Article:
The Italian Lesson
vocal scoreMusical Monologue, op. 34 (1982)
|Text information||Text by Ruth Draper, libretto by Mark Shulgasser|
|Premiere||1982; Newport, RI; The Newport Festival|
|Technical requirements||soprano or mezzo soprano and ensemble: |
18.104.22.168-22.214.171.124-hp.pno-str(126.96.36.199.0 or augmented)
|Staged performances of this work require licensing.|
|Rental||Performance materials are available for order:|
Based on the monologue by Ruth Draper, The Italian Lesson chronicles the morning activities of a formidable and pretentious Park Avenue matron of the 1920s. Setting out to translate the opening lines of Dante’s Inferno with her Italian teacher, she is continually distracted by her mischievous children (‘Barbara darling, get the baby. She’s in the waste-basket? Well, pull her out!’), her servants (‘Will you try and get me some men for the opera on Monday? I have a box, but I have no men’), her gossiping acquaintances (‘You didn’t! A whole glass of water! What nerve! Didn’t that ruin her hat?’), and the arrival of a new puppy, whom she christens Dante.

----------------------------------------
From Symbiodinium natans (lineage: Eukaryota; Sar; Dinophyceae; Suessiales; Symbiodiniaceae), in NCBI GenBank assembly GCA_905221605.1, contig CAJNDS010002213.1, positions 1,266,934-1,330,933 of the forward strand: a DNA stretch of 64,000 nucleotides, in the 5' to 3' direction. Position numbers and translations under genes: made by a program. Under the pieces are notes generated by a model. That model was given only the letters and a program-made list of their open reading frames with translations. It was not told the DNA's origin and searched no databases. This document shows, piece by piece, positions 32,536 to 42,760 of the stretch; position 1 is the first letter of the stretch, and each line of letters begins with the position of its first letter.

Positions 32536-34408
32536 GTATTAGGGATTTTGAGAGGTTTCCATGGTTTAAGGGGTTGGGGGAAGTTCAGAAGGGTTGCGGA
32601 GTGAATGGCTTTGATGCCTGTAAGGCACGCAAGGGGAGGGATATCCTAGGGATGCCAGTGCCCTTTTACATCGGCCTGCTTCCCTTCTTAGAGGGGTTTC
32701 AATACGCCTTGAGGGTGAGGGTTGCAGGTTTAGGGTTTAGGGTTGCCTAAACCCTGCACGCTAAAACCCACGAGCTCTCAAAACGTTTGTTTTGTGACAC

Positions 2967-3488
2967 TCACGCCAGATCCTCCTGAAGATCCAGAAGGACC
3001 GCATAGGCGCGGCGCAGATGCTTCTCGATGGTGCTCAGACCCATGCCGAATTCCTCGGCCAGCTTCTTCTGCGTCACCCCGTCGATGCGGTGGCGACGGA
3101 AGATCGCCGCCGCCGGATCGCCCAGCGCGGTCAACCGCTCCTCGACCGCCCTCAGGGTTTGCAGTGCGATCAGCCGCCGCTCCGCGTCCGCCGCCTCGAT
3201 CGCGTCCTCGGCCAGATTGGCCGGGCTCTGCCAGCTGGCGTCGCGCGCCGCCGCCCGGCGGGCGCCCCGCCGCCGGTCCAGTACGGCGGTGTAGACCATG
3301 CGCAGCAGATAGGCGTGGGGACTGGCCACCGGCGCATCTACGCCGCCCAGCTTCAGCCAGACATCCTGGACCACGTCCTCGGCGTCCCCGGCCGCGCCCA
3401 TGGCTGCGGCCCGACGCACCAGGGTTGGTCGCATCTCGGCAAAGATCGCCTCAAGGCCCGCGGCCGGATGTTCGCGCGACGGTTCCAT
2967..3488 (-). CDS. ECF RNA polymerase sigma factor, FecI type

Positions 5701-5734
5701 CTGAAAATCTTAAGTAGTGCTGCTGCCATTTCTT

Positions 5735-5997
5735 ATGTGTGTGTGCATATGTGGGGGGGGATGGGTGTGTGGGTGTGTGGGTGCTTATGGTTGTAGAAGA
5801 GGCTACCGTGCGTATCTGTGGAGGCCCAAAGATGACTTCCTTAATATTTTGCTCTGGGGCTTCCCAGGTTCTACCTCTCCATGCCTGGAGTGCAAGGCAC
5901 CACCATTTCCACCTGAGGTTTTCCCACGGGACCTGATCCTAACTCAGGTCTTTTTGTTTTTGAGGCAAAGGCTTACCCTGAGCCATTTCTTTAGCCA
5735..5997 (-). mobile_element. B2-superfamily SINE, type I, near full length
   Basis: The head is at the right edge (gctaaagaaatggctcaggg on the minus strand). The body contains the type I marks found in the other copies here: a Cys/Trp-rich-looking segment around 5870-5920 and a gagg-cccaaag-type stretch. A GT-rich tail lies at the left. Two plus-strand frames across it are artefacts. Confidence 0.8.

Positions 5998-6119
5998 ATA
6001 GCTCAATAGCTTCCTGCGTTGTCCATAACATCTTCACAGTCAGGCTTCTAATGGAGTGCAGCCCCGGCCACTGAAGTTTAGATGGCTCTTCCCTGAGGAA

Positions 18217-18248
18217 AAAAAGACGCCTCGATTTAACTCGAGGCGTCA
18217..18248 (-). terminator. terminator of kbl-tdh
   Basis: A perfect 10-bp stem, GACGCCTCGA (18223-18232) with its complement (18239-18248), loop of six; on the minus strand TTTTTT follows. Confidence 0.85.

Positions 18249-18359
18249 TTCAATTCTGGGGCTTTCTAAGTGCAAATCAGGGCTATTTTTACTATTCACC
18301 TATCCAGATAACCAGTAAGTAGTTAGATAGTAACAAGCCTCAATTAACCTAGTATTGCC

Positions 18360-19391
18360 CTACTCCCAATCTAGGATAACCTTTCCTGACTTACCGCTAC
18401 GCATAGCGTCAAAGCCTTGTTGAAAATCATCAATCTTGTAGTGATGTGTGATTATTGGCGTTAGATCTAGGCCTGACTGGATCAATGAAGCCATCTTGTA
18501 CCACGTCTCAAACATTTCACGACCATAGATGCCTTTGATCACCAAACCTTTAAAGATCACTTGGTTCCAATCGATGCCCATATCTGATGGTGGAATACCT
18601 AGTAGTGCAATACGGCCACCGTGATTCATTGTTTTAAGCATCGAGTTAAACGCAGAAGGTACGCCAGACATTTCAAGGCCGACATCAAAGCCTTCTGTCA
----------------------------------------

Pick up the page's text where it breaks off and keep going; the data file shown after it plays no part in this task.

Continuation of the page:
From the moment he heard a recording of Ruth Draper performing her monologue The Italian Lesson in the 1970s, Lee Hoiby was transfixed. After listening to the piece again (and again), not only did many of its phrases become household language for him, but he also recognized the inherent musicality of her performance and decided to set it to music. Hoiby employed Draper’s recorded reading as a guide to the singer’s rhythm, pitch and reflection, and has remarked that for his performer, exact pitches are often less important than expression and rhythm. A chamber ensemble accompanies the protagonist, accentuating the humorous, dramatic, and thoroughly frenzied nature of the text.